Extension Ag Update
May/June 2003
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Livestock Identification: What For?

Dr. Gavin Meerdink, Beef and Feed Safety Extension Veterinarian, University of Illinois College of Veterinary Medicine, meerdink@uiuc.edu

The identification of livestock has taken many forms and has been the subject of a standing committee of the U.S. Animal Health Association for most of the last century. Canada has had a mandatory identification system for livestock in place for two years. COOL (Country Of Origin Labeling), which requires animal identification, has been mandated by law but has not been funded.

The recent case of bovine spongiform encephalopathy (BSE) detection in Alberta underlined the need for the ability to trace the origins of individual animals. Thus far, the cost has been considered too onerous for implementation. Producers are wary of regulatory intrusion. How and when will a national livestock identification system be implemented?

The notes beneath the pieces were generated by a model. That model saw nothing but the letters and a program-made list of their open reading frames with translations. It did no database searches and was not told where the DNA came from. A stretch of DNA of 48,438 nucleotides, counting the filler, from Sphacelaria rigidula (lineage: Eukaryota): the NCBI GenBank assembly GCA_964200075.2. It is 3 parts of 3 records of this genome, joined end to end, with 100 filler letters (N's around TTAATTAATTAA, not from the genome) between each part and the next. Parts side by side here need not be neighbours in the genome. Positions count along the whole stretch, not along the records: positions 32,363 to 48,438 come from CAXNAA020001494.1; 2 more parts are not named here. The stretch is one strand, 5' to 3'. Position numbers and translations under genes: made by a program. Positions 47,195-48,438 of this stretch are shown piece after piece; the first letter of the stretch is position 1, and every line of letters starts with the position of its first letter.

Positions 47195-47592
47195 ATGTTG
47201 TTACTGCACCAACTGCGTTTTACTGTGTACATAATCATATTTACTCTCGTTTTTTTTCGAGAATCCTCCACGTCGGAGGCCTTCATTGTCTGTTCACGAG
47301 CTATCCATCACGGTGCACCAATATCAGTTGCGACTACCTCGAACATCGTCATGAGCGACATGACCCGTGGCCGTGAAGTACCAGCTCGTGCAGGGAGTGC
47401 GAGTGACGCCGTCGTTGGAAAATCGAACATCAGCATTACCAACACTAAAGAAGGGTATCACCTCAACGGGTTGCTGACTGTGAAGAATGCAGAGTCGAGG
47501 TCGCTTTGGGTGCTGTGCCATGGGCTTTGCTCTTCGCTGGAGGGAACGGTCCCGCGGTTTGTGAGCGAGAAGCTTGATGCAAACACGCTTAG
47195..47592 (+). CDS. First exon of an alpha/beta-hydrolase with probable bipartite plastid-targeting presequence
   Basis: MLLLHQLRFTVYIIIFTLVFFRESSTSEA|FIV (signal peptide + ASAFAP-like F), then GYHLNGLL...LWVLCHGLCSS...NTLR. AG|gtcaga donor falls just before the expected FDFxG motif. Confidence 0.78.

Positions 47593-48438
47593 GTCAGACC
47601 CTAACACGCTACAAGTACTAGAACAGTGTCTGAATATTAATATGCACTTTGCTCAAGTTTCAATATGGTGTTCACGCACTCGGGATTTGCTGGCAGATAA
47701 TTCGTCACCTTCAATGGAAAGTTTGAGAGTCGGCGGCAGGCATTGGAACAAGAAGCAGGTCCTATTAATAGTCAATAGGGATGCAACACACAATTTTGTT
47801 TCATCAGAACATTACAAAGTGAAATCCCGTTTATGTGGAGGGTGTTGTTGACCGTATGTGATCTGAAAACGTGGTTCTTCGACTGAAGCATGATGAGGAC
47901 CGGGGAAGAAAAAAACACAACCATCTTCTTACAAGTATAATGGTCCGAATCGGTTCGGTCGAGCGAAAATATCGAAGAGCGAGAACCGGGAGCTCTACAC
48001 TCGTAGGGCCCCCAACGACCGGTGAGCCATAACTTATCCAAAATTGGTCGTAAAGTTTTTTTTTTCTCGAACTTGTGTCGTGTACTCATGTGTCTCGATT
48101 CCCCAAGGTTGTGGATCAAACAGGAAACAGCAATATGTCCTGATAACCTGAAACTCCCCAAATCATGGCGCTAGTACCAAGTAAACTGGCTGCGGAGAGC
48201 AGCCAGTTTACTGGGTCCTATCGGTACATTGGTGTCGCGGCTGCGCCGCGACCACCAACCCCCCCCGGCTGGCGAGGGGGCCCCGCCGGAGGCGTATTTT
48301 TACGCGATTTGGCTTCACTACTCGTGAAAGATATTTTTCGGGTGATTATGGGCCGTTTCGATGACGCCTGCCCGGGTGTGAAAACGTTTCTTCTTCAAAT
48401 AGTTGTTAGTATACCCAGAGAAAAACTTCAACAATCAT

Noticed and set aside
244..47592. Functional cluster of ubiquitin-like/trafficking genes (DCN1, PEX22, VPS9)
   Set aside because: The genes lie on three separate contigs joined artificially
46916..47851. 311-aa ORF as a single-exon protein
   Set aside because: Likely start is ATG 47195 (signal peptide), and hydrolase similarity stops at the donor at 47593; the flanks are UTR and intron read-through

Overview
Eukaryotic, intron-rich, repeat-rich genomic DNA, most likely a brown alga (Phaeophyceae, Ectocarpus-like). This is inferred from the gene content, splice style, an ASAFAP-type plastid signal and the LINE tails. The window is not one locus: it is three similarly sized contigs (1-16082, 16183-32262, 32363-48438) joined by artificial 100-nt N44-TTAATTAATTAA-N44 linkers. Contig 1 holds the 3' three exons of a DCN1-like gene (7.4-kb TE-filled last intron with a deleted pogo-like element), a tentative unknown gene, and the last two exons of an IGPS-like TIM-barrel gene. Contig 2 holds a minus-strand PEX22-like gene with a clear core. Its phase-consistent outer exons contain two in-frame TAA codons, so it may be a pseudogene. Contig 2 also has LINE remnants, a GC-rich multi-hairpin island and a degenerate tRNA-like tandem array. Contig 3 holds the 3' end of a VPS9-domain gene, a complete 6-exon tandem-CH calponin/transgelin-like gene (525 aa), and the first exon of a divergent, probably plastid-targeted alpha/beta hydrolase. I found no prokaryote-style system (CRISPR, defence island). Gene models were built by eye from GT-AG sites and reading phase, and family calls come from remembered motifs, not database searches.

Homeland security and foreign animal disease threats may influence the ID issue for regulatory reasons. However, identification, particularly electronic ID, is gaining acceptance and being implemented for economic reasons. With the ease of recording an electronic ID at the packing plant with links to carcass quality data, cattle feeders can better manage nutritional and other management practices to improve efficiency. Also, buyers can better determine whose cattle provided the best return for the investment. The cow/calf producer learns how the offspring of the breeding herd have fared in the commercial world and make adjustments for improvement.

The day is near when electronic ID will be required for serious consideration by feeder market animal buyers and the animal source history will determine the animal's worth.